“Fake U.S. marshal convicted after pulling gun in Chicago theater”
“A Will County man who drew his concealed handgun and announced he was a deputy U.S. marshal after an annoyed Chicago movie audience told him to stop talking on his phone was convicted Wednesday of impersonating a federal agent.”
I will stipulate that in this case, the weapon was “concealed.” But since words have meaning, why was the word “concealed” used instead of perhaps, “hidden”, “unseen” or even “the handgun that he was illegally carrying.”
I will admit that when I first read the print article, I thought right away that this was a case of an person in Illinois that had a CCL and did something incredibly stupid. (Those are the kind of CCL carriers that should have NEVER got it.)
Try as I might, I was unable to find any mention of the suspect having a CCl in Illinois. I did find a person with the same name in Illinois that lost his credentials for TRAINING CCL’s.
Highly trained and professional journalists go to school to learn how to write news. Surely they must be educated in proper word usage.
Was “concealed” deliberately used to conflate shootings with people that lawfully carry?
Was it ignorance??? Is it possible there are professional journalists that presume that anyone that has a gun on them can carry? Two people collaborated on this news story and I can only presume it went past at least one proofreader and hopefully an editor?? How would it be possible that all those would think that “concealed” was the correct word.
Words mean things.
Text of email sent to the less than honorable Senator Kirk of the People’s Republic of Illinoisitan:
I am appalled, disgusted and revolted at the fact that you voted for passage of legislation (TPA) that not a single one of your constituents was able to either review or discuss with you before you voted for it. Having a lawless president conspire with Congress to ram through secretive and unknown legislation is not how our representative republic works.
There is no acceptable excuse or reason for you to have voted for this legislation.
If you continue your public service by seeking re-election, I can guarantee that I will never vote for you again. I can’t trust you to do the right thing anymore.
Just one vote, but it’s mine
1) It’s Illinois
2) It’s winter
3) It snows in winter
4) Combining 1, 2 and 3, the reasonable conclusion is that it snows in Illinois in winter.
If then number 4 above is correct and:
A) You are afraid to drive in snow
B) You are not capable of driving in snow
THEN STAY THE FUCK OFF THE ROADS !!!!
I don’t approve of driving unsafely or recklessly in adverse weather conditions, but just because there is snow on the road doesn’t mean you have to slow down to 10 miles an hour.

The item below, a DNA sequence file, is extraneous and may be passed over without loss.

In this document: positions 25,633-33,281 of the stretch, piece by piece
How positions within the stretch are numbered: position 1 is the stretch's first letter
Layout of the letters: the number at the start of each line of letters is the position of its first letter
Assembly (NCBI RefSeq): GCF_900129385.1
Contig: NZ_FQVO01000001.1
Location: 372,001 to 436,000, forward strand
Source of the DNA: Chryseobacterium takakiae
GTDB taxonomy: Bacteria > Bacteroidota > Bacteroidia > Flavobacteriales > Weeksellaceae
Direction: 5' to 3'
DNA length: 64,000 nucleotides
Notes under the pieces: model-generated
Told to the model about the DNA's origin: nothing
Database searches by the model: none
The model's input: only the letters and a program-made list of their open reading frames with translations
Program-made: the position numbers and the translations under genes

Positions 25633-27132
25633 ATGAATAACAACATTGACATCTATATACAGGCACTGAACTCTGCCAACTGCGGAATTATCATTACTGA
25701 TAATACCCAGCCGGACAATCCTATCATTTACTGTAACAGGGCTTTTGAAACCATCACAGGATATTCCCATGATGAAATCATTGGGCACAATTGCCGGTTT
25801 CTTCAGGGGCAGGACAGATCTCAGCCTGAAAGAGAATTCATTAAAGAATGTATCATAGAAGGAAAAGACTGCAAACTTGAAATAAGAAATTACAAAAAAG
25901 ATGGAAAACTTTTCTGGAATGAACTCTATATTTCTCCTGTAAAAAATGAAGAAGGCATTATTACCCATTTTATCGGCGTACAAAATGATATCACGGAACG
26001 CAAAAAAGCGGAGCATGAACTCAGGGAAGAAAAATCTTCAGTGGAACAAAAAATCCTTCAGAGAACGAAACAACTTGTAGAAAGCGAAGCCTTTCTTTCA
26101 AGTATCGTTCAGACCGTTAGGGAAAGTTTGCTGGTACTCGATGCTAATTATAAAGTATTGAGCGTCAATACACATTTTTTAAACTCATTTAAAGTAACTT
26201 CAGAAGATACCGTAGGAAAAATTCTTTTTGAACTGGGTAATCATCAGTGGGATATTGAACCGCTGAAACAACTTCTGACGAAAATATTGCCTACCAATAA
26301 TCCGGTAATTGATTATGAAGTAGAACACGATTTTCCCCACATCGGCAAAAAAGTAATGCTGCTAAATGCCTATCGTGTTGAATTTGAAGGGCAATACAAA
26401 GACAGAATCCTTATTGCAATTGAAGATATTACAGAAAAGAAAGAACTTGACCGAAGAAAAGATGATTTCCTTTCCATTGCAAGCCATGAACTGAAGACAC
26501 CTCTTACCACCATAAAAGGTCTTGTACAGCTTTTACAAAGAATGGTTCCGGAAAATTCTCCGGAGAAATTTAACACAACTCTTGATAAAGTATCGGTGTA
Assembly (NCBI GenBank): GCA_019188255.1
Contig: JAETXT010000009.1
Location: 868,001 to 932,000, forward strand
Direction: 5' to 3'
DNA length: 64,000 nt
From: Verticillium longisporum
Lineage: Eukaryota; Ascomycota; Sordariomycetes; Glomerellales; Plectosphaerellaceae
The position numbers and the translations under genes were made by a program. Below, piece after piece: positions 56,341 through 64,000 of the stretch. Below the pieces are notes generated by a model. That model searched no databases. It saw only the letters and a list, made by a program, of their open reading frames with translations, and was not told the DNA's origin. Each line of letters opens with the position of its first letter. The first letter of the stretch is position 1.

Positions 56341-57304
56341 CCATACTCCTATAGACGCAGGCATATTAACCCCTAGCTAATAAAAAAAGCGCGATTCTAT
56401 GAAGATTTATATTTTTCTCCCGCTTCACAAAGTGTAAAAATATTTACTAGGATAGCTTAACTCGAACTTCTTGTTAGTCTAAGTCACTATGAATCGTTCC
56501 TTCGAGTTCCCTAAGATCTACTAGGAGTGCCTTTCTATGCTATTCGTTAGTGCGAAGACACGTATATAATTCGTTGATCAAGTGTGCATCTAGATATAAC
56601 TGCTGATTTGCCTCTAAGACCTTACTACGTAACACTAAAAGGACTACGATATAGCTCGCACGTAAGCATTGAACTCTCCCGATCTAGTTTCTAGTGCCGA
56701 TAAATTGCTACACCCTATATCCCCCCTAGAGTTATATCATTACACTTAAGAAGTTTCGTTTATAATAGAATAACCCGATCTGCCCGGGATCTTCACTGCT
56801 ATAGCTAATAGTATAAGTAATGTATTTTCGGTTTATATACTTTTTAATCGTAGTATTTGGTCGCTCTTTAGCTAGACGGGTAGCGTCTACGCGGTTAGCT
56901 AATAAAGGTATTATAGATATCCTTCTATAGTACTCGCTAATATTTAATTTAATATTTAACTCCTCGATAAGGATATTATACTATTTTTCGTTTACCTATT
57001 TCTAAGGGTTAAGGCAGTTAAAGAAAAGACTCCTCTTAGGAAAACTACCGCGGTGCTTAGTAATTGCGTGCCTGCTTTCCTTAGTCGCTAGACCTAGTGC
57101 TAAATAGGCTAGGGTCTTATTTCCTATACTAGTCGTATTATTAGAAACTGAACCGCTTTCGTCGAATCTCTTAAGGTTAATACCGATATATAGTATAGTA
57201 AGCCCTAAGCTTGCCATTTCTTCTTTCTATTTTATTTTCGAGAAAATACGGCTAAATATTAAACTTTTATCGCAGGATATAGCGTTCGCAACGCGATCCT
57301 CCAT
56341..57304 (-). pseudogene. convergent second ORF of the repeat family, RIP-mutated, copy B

The state of Illinois would have to allow ordinary citizens to carry weapons under a federal appeals court ruling issued today, but the judges also gave lawmakers 180 days to put their own version of the law in place.
In a 2-1 decision that is a major victory for the National Rifle Association, the U.S. Seventh Circuit Court of Appeals said the state’s ban on carrying a weapon in public is unconstitutional.
No, this is not a victory for the NRA, this is a victory for all of the citizens of Illinois that need to protect themselves from the criminals that Liberal judges let loose on us.
“We are disinclined to engage in another round of historical analysis to determine whether eighteenth-century America understood the Second Amendment to include a right to bear guns outside the home. The Supreme Court has decided that the amendment confers a right to bear arms for self-defense, which is as important outside the home as inside,” the judges ruled.
Good call !!
Amazing how smart those guys were way back when.
David Sigale, an attorney who represented the Second Amendment Foundation in the lawsuit, called the decision by the appeals court in Chicago “historic.”
“What we are most pleased about is how the court has recognized that the Second Amendment is just as, if not at times more, important in public as it is in the home,” he said. “The right of self-defense doesn’t end at your front door.”
“The right of self-defense doesn’t end at your front door.”
Amen to that brother !!!
Illinois drops two places in consumption of beer
Your beer consumption is slipping, Illinoisans. So says a Washington-based industry group, the Beer Institute.
The state’s over-21 population consumed 28.9 gallons of beer per capita in 2011, the group reported, down from 30 gallons the year before. That ranks 28th among the states, down two spots from 2010.
“We’re all aware of it, but I don’t know if there is any one factor to explain it,” Bill Olson, president of the Associated Beer Distributors of Illinois told the Bloomington Pantagraph.
However, Illinois still ranks sixth among states in total beer shipments received, which are not measured per capita. That’s the same rank as in 2010, but down from the No. 5 spot the state held from 2004 to 2009.
The top five states in per capita consumption last year were: New Hampshire (43 gallons), North Dakota (42.2), Montana (40.6), South Dakota (38) and Nevada (36.5), according to Beer Institute data.
“Beer Institute” (gonna have to look into that!!)
I’m doing my part for Illinois, I’m drinking for 3, maybe 4 other people to get the numbers back up.